Carolynnwith2Ns said...

COLIN hahahahahah !
You do great chomp !

CynthiaMc said...

My cousin Mike and I used to pick up shark teeth and turn them into jewelry. Good times!

There is an app where you can track tagged great whites. I used it during shark week. There's one named Kathryn that likes our beaches.

Our show "For Love, Sir" sold out last night so we received the Patron's Pick award for our venue and have an extra show tonight! Wahoo!

Karen McCoy said...

Colin! I'm in stitches. I was going to try a go at captioning the flags, but I think you just dropped the mike on all of us. :)

Elissa M said...

Well, I live in high mountain desert of the Southwest US (about 6700 ft. elevation). I don't run across sharks much at all. Rattlesnakes, coyotes, mountain lions, and bears, sure thing. But no sharks, and no shark flags. I think if I were at the beach and I saw any kind of a flag with a shark on it, I'd just stay out of the water.

BrendaLynn said...

I saw a drone warning system for sharks. It emitted a loud beep to warn the woodland creatures in the water. Or maybe it was New York traffic.

Lennon Faris said...

OK, I don't live on a beach but I think I got this. The punctuation symbols are clues:

Green - everything's great, but the shark is on vacation (just like you)
Black - the shark is taking questions.
Red - the shark wants to have fun! Play with it.
Black - the shark is glum today. Give it a hug.

Hope everyone who celebrates Memorial Day (and really, everyone who doesn't) is getting to spend some time with family or other loved ones.

Craig F said...

Such a rich history of flags and pennants, too bad they are falling by the wayside. Once upon a time maritime flags were a a language of its own, then came radio.

Living in Florida, we get more than our share of warnings. To me red always was what to watch out for. It has always meant active danger, different shapes meant different things but red always screamed "Danger, Will Robinson, danger."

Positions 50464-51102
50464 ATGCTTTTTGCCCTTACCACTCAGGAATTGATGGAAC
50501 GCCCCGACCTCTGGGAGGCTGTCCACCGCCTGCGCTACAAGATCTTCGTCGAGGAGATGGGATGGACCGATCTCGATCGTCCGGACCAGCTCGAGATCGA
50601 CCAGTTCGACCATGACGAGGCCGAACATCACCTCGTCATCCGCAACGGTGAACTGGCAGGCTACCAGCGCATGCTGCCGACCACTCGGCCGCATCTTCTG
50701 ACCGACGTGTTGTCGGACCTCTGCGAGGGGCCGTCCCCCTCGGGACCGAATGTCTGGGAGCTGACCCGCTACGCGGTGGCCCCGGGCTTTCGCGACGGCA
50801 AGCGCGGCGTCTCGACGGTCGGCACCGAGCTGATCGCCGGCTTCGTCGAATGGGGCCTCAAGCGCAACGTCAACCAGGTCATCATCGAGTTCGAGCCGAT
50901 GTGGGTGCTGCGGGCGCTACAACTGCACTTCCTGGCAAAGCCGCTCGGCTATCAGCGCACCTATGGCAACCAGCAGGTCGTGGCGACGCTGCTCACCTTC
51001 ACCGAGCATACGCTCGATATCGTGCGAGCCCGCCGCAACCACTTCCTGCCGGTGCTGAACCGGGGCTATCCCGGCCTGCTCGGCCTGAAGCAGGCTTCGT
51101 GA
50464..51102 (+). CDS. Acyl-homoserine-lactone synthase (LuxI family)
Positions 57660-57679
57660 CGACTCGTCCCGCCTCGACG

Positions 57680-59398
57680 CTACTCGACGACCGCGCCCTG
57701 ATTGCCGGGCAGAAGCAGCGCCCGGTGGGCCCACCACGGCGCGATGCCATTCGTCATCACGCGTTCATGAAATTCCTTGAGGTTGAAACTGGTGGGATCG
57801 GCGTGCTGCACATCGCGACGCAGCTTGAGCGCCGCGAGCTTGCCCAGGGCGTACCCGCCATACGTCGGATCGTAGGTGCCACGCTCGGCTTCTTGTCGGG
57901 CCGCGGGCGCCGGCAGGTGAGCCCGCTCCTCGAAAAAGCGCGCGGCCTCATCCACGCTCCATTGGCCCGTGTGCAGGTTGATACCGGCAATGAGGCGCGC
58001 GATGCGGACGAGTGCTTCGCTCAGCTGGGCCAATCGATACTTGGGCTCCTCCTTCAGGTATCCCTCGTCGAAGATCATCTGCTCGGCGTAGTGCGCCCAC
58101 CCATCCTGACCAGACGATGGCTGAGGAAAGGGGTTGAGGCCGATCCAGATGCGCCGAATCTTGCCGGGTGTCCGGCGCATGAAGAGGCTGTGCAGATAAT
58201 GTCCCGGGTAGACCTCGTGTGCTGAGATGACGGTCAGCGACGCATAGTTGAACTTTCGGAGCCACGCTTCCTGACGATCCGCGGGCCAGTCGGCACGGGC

Then came the verboten signal and now tin signs tell you where not to go. Everyone just looks it up on their phones, though.

Green has always meant "all clear"

Black has always lent itself to an unknown. For beach conditions it usually meant a visual unknown, fog or turbid water.

White usually means "beware" of what is pictured on the flag. Usually that is remarked in red.

Yes, I'm rambling but it is my 62nd, so too bad.

Panda in Chief said...

I never really loved summer till I moved to the Pacific NW. (Hi Kate Higgins! Waving from Whidbey Island!) hardly any humidity, rarely a day above 75 degrees (excepting Portland- it gets hot there) no sharks on the beach here. Only sneaky soft places where you might sink in to your knees. I haven't heard of anyone getting stuck out there.

Gypmar said...

Hi, Kate Higgins and Panda in Chief! Waving at you from Camas, WA in the Portland metro area, where it does get plenty warm in the summertime.

CynthiaMc, congrats on the show! I am always a little envious of your theater doings. :) I did school/community/civic theater in Southern California from 5th grade to age 30, and at age 45 I miss it tremendously! I am hoping there will be at least a handful of eccentric old lady parts for me once my boys have flown the coop and I can be away from home in the evenings for weeks on end. :)